After the break in Florence I headed south to my new workaway volunteer gig in the March region. A couple of ex-pat South African guys who decided to chuck the rat-race back home and move to the country. They bought a run down sixteenth century villa in one of the town of Gualdo which is one of many Medieval hilltop towns in this part of Italy. They are renovating the building into a B&B. They have uncovered previously hidden beautiful frescos and the view from pool will be a killer. In the meantime, the house where I volunteered at was perched on a hill with a stunning view of rolling green hills and craggy, snow capped mountains in the near distance.
On Saturday afternoon we took a drive to the town of Jesi, familiar to anyone who drinks Verdicchio which is the local star. On the way we stopped at an archeological dig with remains of a Roman coliseum and walls. We drove by a winery and decided to stop in. The winery, Tenuta Di Tavignano was a beautiful property with well manicured grounds that would not be out of place in Napa, we stopped in the cantina for a tasting. We started with the 2012 Rose which is made from 100% of the local Lacrima grape. It was the color of cherry juice with a nose of red cherries, a nice sipping wine. Next wine was the 2012 Pecorino which is the grape varietal. I like to think of this varietal as the starter wines to the more well know Verdicchio. The color was yellow with a nose of lemon and lime with some earthiness and mushroom on the fruit and crisp acidity on the finish. The final wine was the 2012 Villa Torre Verdicchio Classico. It was golden in color with a nose of wild flowers and mowed grass with notes of mango and nice mouth feel with great balance and nice acidity on the finish. The boys bought a case.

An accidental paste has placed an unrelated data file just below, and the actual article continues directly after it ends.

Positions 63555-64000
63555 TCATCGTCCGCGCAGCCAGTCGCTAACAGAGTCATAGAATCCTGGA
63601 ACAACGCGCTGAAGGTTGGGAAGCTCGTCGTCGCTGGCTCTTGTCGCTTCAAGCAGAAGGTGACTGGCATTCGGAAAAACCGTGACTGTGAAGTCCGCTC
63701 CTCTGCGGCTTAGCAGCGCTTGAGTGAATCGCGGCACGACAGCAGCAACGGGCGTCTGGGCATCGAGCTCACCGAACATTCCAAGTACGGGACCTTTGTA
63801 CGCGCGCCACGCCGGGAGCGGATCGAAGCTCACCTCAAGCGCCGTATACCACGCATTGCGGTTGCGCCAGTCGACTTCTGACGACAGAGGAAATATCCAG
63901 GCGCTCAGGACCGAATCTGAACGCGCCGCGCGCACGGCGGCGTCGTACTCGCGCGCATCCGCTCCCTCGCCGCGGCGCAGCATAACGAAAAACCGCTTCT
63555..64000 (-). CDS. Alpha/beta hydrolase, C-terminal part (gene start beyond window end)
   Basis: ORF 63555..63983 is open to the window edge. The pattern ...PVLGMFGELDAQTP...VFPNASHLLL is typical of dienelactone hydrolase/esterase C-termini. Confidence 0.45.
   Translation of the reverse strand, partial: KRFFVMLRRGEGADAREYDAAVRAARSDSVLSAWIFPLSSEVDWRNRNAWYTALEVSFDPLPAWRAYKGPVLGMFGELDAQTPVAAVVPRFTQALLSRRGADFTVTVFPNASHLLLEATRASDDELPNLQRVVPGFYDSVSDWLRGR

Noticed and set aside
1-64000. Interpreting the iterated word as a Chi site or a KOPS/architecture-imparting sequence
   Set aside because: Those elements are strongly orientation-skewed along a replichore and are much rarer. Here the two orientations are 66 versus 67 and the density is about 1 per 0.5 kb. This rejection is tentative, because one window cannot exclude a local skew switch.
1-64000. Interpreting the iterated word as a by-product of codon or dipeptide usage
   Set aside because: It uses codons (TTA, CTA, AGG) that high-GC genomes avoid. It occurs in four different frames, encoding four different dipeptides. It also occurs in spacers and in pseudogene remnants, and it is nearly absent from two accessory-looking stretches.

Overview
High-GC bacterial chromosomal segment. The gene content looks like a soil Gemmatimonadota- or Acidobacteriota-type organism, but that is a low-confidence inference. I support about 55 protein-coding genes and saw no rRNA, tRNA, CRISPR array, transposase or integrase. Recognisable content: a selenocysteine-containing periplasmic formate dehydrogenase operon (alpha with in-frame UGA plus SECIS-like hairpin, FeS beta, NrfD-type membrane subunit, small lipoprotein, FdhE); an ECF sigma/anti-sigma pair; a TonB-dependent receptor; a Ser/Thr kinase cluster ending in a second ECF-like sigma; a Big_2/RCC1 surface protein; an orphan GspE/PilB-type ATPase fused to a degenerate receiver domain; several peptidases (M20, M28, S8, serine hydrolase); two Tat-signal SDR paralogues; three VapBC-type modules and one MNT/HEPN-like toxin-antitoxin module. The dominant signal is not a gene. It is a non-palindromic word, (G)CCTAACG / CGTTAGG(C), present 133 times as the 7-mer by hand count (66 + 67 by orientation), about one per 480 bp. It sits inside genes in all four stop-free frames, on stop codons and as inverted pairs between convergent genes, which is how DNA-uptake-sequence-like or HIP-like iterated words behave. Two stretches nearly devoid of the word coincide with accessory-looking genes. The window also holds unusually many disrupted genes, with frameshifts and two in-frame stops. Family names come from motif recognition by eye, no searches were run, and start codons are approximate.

After my week stay with the guys I travelled to Perugia. A beautiful Etruscan town in the hills of Umbria, I stayed at a hostel that was a half hour bus red from town. Very rural, in fact in the middle of a farm. While I was there they told me of the local winemaker which was highly recommended. The winery was a couple of kilometers from the hostel so one afternoon I took a bike and headed out. The winery was Goretti and it’s a family run operation but they still manage to crank out a half million bottles of wine a year. When I made it to the winery it was a beehive of activity and there’s nothing like the aroma of manure to whet the appetite for a wine tasting. I was led to the tasting cave and sampled a few wines.
I began with the 2012 Grechetto. It was light yellow with a nose of grapefruit and mango with tropical fruit on the finish as well as firm acids. Not too bad for 3 euro a bottle. The next wine was the 2011 Il Moggio. It had an interesting label that changed color with the temperature of the wine. A white label meant the wine was warm, a red label meant it was cold and a pink label was just right. The color was yellow with a nose of earthy mushroom and oak with earthy fruit and nice acids on the long finish. It spent four months in barrel. The 2011 Fontanella Rosso is s blend of Sangiovese and Merlot. It was dark purple with a nose of grape bubble gum, very juicy with cherry leather fruit notes. The 2007 Arringatore was the star of the tasting. About 60% Sangiovese and was dark red to black with an nose of violets and pencil shavings. Chewy, silky and concentrated and had a balanced, dusty and long finish. The 2010 Montefalco Rossso “Le Mura Saracene” was dark purple in color with a nose of sweet plums and was rustic and chewy with big tannins on the finish. The final wine was the 2005 Sagratino Montefalco “Le Mura Saracene”. It was black in color with a nose of sweet black cherry, chewy with some dried leaf notes on the fruit, I thought the finish was a little unbalanced.